Federal Bill Would Boost Protections from Patent Trolls

The passage of Senate Bill 648 (NC Commerce Protection Act) as part of the NC Chamber’s 2014 JOBS Agenda took a number of key steps to bring more certainty to our state’s legal climate. The Abusive Patent Assertions Act was one provision that was especially important for job creators as it gave businesses an added layer of protection from abusive patent trolls. These individuals and companies employ a seedy business model that specializes in buying up patent rights in mass with the sole intent of threatening companies with patent infringement lawsuits in order to collect money.

As North Carolina is home to a fast-growing tech sector based on innovative new ideas and products, and with Washington gridlock putting yet another important competitiveness issue at risk, the Chamber was proud of the bold stand our state’s leaders took last session to fight against patent abuse. Now Congress has the chance to follow North Carolina’s example. The Protecting American Talent and Entrepreneurship (PATENT) Act of 2015, approved by the U.S. Senate Judiciary Committee with a bipartisan vote in June, would put the weight of federal law behind the patent abuse prevention measures that now protect North Carolina companies at the state level.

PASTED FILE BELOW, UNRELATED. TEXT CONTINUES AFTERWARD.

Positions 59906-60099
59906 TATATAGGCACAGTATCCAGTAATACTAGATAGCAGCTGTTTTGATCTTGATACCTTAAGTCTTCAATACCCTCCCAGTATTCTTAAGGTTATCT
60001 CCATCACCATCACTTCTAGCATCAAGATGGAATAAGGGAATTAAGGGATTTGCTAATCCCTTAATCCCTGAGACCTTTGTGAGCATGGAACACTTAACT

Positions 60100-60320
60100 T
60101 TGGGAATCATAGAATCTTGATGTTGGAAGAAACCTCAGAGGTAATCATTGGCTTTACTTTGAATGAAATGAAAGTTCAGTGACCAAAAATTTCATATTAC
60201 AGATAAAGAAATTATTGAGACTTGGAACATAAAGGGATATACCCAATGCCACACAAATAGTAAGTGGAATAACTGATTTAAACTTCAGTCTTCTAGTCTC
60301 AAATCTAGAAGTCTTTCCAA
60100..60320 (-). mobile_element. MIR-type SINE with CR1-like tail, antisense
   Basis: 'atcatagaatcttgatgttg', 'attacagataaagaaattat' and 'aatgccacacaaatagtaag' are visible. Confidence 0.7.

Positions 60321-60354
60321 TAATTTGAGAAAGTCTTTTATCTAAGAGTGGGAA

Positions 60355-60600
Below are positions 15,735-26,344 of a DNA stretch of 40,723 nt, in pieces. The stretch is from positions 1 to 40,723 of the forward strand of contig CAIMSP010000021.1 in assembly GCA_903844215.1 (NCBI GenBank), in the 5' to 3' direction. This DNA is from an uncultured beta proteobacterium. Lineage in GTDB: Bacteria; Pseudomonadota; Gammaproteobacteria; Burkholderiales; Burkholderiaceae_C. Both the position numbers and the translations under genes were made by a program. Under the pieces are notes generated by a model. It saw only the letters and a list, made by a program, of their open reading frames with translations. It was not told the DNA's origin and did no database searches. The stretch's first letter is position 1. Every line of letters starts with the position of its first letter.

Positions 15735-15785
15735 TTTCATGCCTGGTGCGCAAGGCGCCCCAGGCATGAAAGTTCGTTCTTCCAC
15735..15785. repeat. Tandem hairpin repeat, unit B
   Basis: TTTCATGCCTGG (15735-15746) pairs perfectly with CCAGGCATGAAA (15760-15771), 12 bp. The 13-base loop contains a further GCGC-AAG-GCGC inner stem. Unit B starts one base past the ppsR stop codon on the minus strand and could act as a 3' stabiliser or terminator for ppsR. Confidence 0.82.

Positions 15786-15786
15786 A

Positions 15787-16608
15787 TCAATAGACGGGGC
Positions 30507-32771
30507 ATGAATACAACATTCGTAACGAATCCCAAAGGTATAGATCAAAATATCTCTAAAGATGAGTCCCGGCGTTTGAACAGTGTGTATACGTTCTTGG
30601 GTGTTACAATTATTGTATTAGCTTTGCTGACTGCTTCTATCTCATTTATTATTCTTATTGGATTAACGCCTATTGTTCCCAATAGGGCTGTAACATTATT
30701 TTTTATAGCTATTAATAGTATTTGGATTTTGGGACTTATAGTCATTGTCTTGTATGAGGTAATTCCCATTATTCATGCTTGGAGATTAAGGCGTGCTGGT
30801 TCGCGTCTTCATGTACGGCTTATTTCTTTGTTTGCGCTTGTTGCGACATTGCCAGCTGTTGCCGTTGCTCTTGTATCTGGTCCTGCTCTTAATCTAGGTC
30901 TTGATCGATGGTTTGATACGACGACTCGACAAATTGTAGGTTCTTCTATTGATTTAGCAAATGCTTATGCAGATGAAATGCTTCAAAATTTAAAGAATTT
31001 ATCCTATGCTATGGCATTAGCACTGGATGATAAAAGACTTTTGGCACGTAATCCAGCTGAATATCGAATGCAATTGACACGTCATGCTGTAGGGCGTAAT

Sen. Thom Tillis represents North Carolina on the Judiciary Committee that helped move the PATENT Act forward in June, providing one of the 16 favorable votes. In a recent letter to me, he expressed his belief that while the legislation is not perfect, he is committed to continuing to work with Senate colleagues to hone in on a measure that strengthens patent property rights and protects American innovation. That’s good news for North Carolina job creators, and we expect nothing less from a key member of our state’s Congressional delegation. I was encouraged by Sen. Tillis’ letter, and we will keep you updated on this issue as the Chamber continues to fight for a competitive legal climate in North Carolina.

Gary J. Salamido
Vice President, Government Affairs
North Carolina Chamber

Comments are closed.